12. says

    Howdy,back for more clarification. :-Dthe screwed-up state of affairs is a system created by an omni-benevolent being.1) Man is responsible for the fall of man and the world, not God.2) “Omni-benevolent” doesn’t really describe the God of the Bible. Benevolent towards the repentant, certainly. He’s benevolent to an extent to the unrepentant, but not omni.the devil had no free willOh? What’s your argument for that?If jesus is god, then why did he have to die?He didn’t HAVE to, but He planned to from eternity past, in order to save His people from their sin.He was following his own rules, which he could have changed.No, His law flows out of Who He is. He can’t change them.what did a human sacrifice accomplish, in a literal sense?It was not a simple human sacrifice. It was the God-man, Jesus Christ, sacrificing Himself to save people. I could randomly poison portions of the food supply and then say “everyone who died, chose what they ate. They chose their fate, so it is fair”.In your scenario, the people wouldn’t have known that there was poison in their food. It’s not analogous in an important way.Chice (sic) means having some way of understanding what your actions mean.What is your argument that people don’t have some understanding?If god were real, then he allowed his existence to be so well obfuscatedGod has said that He has made His existence known to everyone. there is the choice to either act based on a respect for other human beings, or to follow religious doctrine. 1) They are not logically mutually exclusive.2) One might well argue that the biblical system leads to much better human rights in general than many atheistic systems of morality have in the past.3) In an atheistic worldview, there is no foundational reason to respect people or not to. There’s just personal preference.Peace,Rhology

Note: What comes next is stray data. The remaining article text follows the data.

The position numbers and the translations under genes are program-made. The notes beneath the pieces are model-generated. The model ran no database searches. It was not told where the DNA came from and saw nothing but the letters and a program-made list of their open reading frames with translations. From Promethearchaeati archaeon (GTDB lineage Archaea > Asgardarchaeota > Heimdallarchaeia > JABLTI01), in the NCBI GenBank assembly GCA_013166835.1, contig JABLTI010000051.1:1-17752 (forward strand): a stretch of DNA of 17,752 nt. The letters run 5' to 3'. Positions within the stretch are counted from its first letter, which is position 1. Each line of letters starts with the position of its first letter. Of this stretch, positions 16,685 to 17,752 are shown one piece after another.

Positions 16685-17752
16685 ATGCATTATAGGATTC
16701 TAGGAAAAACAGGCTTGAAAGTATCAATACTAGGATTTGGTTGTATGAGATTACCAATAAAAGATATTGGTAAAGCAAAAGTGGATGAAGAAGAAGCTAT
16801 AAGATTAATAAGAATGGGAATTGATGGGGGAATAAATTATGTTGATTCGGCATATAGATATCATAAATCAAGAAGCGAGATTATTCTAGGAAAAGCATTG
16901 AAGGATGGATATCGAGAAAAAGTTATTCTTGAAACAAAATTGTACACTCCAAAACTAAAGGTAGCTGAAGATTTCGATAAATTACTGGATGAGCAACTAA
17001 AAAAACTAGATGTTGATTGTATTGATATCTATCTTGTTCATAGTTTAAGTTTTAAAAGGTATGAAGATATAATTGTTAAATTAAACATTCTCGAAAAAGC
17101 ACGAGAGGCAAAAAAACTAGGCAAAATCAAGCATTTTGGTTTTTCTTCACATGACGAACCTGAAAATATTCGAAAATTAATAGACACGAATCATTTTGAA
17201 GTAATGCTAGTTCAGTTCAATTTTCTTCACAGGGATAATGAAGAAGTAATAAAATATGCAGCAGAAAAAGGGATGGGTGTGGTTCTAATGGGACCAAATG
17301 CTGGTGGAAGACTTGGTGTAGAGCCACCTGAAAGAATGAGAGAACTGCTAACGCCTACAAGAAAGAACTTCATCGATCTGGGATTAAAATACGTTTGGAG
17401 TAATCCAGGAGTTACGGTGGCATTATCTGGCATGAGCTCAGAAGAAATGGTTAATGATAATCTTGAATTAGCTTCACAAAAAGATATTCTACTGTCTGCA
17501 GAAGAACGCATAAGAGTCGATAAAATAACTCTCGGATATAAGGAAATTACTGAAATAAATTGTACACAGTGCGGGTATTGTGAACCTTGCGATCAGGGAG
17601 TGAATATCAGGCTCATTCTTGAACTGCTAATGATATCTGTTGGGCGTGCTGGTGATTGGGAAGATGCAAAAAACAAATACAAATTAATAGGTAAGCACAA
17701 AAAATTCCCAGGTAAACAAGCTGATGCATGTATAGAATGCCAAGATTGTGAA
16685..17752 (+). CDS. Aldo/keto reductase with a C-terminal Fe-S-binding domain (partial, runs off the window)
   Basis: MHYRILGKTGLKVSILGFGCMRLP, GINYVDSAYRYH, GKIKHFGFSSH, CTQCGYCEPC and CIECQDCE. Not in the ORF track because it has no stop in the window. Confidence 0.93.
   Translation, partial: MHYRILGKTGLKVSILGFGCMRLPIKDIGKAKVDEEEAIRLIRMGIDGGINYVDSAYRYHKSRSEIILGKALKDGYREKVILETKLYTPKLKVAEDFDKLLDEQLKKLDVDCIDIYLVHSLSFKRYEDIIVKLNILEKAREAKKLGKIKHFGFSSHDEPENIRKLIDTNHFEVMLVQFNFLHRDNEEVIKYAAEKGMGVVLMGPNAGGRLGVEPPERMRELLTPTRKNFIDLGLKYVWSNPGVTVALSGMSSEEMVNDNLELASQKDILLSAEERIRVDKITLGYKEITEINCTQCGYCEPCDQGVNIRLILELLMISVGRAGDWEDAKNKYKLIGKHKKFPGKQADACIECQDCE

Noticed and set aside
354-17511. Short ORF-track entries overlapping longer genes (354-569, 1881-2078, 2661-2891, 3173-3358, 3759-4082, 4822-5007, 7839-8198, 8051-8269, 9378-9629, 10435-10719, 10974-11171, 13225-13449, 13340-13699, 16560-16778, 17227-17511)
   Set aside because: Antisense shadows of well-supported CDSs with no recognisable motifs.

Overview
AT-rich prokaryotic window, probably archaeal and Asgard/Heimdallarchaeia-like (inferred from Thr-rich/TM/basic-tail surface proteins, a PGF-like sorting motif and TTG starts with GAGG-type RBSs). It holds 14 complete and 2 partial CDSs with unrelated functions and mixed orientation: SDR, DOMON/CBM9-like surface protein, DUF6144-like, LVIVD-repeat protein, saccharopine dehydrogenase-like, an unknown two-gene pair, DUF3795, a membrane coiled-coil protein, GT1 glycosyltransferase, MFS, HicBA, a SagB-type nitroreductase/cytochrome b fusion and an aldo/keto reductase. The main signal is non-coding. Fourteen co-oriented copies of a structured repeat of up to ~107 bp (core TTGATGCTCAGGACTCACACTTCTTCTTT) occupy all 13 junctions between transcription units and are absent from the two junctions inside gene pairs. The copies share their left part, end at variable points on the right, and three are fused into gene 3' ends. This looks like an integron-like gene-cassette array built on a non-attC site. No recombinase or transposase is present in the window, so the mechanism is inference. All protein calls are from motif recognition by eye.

13. says